Snow Day- 11/8
The weather wasn’t very good for doing science yesterday. The crew went out for a bit, but had to come back to came when snow started to fall making visibility a problem. Dr. Marv Speece entertained us in the afternoon with a lecture on geophysics. We went to bed last night with fluffy snowflakes falling through still air. Sometime around three this morning the wind started howling so that the tents were all flapping frantically. Needless to say, no data collection again today. It’s hard to tell if it’s currently snowing or are the 20+ mph winds just blowing the fluff that fell yesterday. Current temperature is around 17F, positive numbers thank goodness. Anyway, it’s hard to see much except shades of white and gray, and even more difficult to function outside for very long.
Our chief, Dr. Ross Powell, Glacial Sedimentologist from Northern Illinois University, continued our lecture series on glaciers in the science tent. Ross first visited Antarctica in the 70’s as a graduate student and has been here numerous times since then. He’s been particularly interested in the Mackay glacier over the last ten years and is very keen to get some good sediment records showing up on our seismic survey. On days that we’re working at the survey site, his primary responsibility is supervising the data collection process and pondering the great complexities of glacier behavior.
Today’s lecture focused on different types of glaciers, their behaviors and sediment records based on climatic differences, and how that all relates to future climate changes. I asked Ross to explain what we’re all doing here in Granite Harbor and gave him a two paragraph maximum.
Ross says, “On the continental shelf around Antarctica are some very deep troughs and basins that were scoured and eroded out when the ice sheet was much larger and expanded over those areas. Since the ice sheet last started to shrink and retreat, some of those troughs and basins, which can reach over 900 meters below sea level, have been special repositories for marine sediment. Ocean currents have carried and concentrated sediment in the basins so that it accumulates very rapidly, at a rate of several millimeters every decade. Because these basins have been exposed and have been receiving this sediment over the past 20,000 to 7,000 years as the ice sheet retreated and opened-up the continental shelf, thick accumulations of these geologically very young sediments has been stored in the basins, some now reaching up to 200 meters thick. These thick piles of sediments are made mainly of the remains of marine plants or algae named diatoms that form the basis of the food web in the highly productive Southern Ocean. These marine plants need sunlight and a good supply of nutrients from the water to flourish; some even like living in sea ice that forms every winter around Antarctica by sea water freezing. Nutrients are best provided by strong winds blowing across the water surface causing deep waters that carry the nutrients to rise up to the surface where the diatoms live.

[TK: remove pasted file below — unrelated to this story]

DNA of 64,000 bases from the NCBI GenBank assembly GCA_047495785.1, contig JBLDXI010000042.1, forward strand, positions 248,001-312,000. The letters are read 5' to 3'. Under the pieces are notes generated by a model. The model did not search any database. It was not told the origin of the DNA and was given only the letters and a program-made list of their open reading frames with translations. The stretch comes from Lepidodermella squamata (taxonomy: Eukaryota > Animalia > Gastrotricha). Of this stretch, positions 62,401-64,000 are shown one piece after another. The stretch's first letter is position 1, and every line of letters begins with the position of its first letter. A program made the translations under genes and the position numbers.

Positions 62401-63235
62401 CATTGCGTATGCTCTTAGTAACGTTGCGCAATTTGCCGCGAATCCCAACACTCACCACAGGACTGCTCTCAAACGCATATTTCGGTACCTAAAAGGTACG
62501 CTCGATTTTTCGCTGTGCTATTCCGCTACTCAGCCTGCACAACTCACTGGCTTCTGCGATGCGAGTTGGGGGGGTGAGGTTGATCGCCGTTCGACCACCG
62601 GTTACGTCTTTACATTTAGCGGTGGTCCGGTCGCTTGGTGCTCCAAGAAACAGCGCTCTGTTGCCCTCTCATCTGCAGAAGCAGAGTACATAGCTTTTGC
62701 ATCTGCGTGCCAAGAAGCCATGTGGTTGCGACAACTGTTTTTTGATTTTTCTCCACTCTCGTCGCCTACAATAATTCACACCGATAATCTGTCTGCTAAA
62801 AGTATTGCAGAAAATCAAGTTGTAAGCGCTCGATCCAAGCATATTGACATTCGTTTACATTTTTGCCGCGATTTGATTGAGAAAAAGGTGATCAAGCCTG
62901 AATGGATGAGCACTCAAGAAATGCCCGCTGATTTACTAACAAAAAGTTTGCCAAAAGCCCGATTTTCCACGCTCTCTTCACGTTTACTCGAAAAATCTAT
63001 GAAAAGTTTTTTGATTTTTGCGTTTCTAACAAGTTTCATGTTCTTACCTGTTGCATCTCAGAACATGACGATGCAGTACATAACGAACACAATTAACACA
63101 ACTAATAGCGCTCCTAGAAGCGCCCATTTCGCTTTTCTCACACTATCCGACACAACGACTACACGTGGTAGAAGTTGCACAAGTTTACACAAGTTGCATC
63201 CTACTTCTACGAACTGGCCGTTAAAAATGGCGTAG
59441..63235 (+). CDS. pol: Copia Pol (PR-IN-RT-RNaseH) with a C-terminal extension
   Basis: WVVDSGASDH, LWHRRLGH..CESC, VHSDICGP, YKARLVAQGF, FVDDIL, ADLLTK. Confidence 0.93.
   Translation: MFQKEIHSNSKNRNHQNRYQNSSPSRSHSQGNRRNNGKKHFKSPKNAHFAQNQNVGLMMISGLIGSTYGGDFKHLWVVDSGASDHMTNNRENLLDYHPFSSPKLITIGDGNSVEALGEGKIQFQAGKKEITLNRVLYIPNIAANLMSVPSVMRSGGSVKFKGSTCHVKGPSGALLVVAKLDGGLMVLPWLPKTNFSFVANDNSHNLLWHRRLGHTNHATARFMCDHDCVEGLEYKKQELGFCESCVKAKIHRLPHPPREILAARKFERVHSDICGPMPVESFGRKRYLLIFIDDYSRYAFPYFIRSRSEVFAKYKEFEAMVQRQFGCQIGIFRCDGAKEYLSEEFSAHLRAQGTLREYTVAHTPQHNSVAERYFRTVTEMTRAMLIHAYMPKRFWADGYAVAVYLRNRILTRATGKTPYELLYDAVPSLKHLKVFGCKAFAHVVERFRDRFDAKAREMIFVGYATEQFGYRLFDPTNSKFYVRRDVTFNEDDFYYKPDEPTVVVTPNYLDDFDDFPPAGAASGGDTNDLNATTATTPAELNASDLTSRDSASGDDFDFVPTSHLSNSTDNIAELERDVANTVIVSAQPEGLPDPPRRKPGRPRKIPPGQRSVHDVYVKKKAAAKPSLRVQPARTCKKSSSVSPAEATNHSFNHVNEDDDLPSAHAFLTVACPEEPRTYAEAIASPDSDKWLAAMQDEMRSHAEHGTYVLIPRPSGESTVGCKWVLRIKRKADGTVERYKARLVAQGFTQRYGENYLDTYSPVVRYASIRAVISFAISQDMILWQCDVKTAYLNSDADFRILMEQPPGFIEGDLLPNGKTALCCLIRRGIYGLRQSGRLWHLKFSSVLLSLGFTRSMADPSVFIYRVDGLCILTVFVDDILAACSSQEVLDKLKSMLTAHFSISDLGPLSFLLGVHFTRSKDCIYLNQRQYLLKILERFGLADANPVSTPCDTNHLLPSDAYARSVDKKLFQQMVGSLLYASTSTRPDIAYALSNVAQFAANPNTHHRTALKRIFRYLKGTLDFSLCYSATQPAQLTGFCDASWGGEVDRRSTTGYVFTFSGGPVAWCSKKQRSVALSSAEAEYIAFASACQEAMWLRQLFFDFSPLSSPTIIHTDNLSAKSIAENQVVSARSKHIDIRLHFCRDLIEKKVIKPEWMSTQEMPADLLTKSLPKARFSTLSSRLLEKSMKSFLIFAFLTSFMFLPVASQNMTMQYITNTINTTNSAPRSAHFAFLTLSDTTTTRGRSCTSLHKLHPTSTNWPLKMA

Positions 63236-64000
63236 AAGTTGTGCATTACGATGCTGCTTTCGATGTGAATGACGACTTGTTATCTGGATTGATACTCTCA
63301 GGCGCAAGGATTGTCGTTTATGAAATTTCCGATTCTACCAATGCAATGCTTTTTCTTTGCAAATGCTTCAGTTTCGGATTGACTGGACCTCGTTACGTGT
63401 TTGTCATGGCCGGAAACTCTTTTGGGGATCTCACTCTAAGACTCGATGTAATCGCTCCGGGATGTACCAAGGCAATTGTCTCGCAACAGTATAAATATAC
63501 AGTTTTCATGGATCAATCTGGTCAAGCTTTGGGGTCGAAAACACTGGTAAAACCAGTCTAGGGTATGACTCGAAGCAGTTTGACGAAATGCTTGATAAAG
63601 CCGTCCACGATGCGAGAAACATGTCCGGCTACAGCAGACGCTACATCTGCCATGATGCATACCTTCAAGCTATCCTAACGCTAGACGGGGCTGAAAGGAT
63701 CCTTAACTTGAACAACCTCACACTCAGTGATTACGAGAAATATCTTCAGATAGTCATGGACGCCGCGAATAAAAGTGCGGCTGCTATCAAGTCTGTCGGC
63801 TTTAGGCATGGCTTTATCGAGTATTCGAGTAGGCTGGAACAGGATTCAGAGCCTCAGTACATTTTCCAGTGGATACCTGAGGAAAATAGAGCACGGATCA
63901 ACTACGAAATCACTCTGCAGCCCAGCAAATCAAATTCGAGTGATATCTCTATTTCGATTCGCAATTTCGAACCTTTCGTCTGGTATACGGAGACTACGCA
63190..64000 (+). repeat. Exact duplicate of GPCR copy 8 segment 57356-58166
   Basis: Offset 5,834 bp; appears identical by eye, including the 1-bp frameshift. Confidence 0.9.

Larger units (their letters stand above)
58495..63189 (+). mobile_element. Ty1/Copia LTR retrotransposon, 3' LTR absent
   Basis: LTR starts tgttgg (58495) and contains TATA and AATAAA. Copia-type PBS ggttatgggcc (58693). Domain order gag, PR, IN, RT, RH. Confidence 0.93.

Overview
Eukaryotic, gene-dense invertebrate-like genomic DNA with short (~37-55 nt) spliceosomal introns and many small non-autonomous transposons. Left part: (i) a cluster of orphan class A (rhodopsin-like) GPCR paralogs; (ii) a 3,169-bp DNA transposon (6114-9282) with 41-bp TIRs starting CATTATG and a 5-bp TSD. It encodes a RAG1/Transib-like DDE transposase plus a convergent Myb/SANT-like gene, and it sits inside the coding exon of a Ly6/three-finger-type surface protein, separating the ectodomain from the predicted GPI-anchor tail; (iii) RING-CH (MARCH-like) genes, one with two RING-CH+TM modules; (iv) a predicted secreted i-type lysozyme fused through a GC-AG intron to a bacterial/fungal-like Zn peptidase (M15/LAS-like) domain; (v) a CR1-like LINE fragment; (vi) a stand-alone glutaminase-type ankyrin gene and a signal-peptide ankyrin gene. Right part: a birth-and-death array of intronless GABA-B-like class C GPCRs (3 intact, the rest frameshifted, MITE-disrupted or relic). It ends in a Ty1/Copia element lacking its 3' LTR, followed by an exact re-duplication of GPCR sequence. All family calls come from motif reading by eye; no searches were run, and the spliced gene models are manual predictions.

What we want to do is core one of these types of sediment records that now lie at the bottom of the Mackay Sea Valley, and look for periods of time in the core when diatoms were flourishing and when they weren’t, going back over the last 7,000 years. Other types of sediment accumulate when diatoms are not abundant, because waters are either less nutritious or perhaps were covered with very thick sea ice cutting down on the sunlight reaching the upper seawater layer. These types of records can tell us a great deal about the ocean circulation changes over time, which we want to understand, and compare those changes in Antarctica with what has happened in lower latitudes such as around New Zealand and even in tropical waters closer to the equator. We need to understand how these ocean waters in different areas of the world are linked to each other, so we can better predict how they may change as global warming continues. It is especially important for Antarctica because of the possibility of all of its ice melting as Earth continues to warm.”
Thank you very much, Ross!